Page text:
This Aparejo worked so well for packing all kinds of pack stuff that I asked Don Panchito to make me four more Aparejos. From watching him make these Aparejos I decided to make one on my own which I did. It turned out very well so now I had six complete Aparejos with all of the corresponding equipment. We used this equipment for many years and I still have the ones that Don Panchito made. They are stored in good condition waiting to be passed on to my sons.The leather from those well tanned cow hides really lasts and is very serviceable.

When I first started to rope on the Ranch Don Panchito gave me a six strand Riata or Braided Raw Hide Rope. It was about 3/8 of an inch in diameter and had very good weight for roping and especially for heeling. It was strong enough to hold a big fat cow if you dallied around the horn and let it slide just a little to lessen the solid jerk. I used that rope for a long time until I wore it out.

I asked Don Panchito to teach me how to braid Riatas so I could braid my own. We went to the Rastro or Slaughter house and bought a fresh cowhide. We selected a big Brahman Cross cow hide that would be best for a good Riata. We took it home and cut off the legs leaving it almost round. We staked it out on the lawn to dry for a few days. We watched until it was just stiff enough to cut without bending and not so hard that the it would be hard to cut.

He showed me how to start at the outer edge cutting a half inch wide strip going around and around the hide until it was all used up and we had one big long strip of raw hide with the hair on. We put it in water over night to soak up and get soft. We then stretched it back and forth between two trees that were about fifty feet apart. It stretched into a round string with the hair on the outside. When it was dry and hard we took it down to shave off the hair. We found a bunch of dark glass empty beer bottles and broke them in pieces using the sharp edges of the glass to shave off the hair of the Raw Hide string with out cutting the string. It was easy because the raw hide was very hard and would not cut easily.

After two or three days of work shaving off the hair we put all of the raw hide strip back in the water to soak up and get soft and pliable again. We procured a Walnut log about 5 inches in diameter and four feet long. We put half of it into the ground to hold it solid with the good end about two feet off the ground. We filed a nice smooth groove in the top of the rounding end. We buried a big sharp knife in the wood so that the cutting edge was in one side of the groove at the width that we wanted for the size of the wet soft raw hide strip. We then carefully pulled the strip through the groove cutting of the surplus raw hide leaving us an even strip of raw hide about 3/8 of and inch wide. We then went through the process again with the flesh side toward the knife giving us a very long strip about 1/16 of and inch in thickness through out the whole length of the strip. We now had an even strip of raw hide about two hundred feet long.

We next divided it into four equal lengths. We put them together and tied it in the middle with a strong nylon string. We then greased each sting from each end to the middle with cow tallow. Then we rolled up each strip from the end to the center into a weavers knot. That left us four balls of raw hide strip hanging from each side of the center that we had hung from a solid rafter in the back porch.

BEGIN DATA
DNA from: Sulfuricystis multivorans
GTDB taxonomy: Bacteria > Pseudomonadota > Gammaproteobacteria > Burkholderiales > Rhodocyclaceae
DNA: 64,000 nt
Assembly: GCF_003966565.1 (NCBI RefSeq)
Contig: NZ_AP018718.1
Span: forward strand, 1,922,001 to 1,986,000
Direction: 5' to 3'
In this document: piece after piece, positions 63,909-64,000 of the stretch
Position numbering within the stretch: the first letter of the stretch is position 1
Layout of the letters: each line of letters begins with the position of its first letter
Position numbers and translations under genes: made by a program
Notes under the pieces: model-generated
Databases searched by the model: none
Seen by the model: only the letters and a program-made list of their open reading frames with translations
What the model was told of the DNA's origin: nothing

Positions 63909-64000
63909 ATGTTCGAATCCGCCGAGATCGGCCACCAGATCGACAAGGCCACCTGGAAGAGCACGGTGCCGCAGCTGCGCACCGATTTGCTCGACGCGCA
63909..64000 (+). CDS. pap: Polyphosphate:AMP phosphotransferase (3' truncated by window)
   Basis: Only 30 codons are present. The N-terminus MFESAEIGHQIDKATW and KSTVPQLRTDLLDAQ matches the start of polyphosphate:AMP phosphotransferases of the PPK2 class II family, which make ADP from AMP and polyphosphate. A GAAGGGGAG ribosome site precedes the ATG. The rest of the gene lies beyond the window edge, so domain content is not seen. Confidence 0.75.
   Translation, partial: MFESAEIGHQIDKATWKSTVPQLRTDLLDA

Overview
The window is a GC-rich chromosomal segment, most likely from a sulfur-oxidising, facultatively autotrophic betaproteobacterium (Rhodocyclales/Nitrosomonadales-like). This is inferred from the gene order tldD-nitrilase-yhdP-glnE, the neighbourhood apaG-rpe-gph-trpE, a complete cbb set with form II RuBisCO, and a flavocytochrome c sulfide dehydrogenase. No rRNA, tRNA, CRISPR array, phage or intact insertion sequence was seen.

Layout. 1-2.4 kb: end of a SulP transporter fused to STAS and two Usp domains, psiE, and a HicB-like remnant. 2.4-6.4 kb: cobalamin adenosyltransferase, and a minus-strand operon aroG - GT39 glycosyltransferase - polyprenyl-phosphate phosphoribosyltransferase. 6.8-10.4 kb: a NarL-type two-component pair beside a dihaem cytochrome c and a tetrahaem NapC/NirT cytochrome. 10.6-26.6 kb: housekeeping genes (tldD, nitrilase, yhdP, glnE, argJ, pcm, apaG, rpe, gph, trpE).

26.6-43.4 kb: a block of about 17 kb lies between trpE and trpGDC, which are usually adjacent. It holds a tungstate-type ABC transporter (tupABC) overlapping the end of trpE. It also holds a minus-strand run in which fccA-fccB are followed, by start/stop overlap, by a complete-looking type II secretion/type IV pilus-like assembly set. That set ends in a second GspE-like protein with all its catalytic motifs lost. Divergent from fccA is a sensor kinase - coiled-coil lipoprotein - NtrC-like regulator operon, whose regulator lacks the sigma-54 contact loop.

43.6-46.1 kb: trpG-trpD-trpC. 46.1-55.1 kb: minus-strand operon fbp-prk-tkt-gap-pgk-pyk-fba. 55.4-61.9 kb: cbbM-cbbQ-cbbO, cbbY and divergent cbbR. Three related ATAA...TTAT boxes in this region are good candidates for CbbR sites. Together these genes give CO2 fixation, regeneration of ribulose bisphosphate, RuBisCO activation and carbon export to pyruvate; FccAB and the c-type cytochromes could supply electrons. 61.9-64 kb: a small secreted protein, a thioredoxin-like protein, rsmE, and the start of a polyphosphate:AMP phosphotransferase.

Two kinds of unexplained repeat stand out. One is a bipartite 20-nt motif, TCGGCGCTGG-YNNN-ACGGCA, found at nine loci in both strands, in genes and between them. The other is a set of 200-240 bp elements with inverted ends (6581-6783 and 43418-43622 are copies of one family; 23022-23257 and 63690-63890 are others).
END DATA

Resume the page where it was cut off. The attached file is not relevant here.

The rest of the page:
He showed me how to start braiding in the middle, braiding the four strands into a round smooth tightly braided rope. We had to braid one strand over and wrap the slippery strip around a pulling stick and tighten it with all of my weight. As the braiding progressed and we tightened each strand the greased strips hardened into a round solid and very strong Riata. We started at the middle so that the finished rope would not twist but would always remain straight.

I spent many evenings braiding that rope keeping the strands moist and greased with cow tallow to facilitate getting an even, hard round rope. When I was through for the night I would wrap the balls of raw hide in a damp cloth and plastic so that they would not dry out. When I finally finished braiding I put a braided loop in the end and sewed a raw hide Honda in it for the rope to run through and not wear out the loop. On the other end I secured the stands by passing them through a slit in the strand next to it. That way there would not be a knot in the end of the rope to tear your hand if it happened to slid through your hand.

When it was all finished it was a beautiful, strong and useful Riata. It took me a long time to make it and it was so much work that I decided that I would not use it for roping so as not to wear it out. I finally gave it to one of my daughters as an heirloom for her to keep as long as it would last.

I have tried to answer by this epistle that question of long ago. "Why is a Cow". I have learned how the Raw Hiders could live on the proceeds of a cow. Making their Teguas and Huaraches their Chaps and Riatas. Their saddles, bridles and harnesses. They made almost everything they used out of the things derived from a cow including a good share of their meat and food.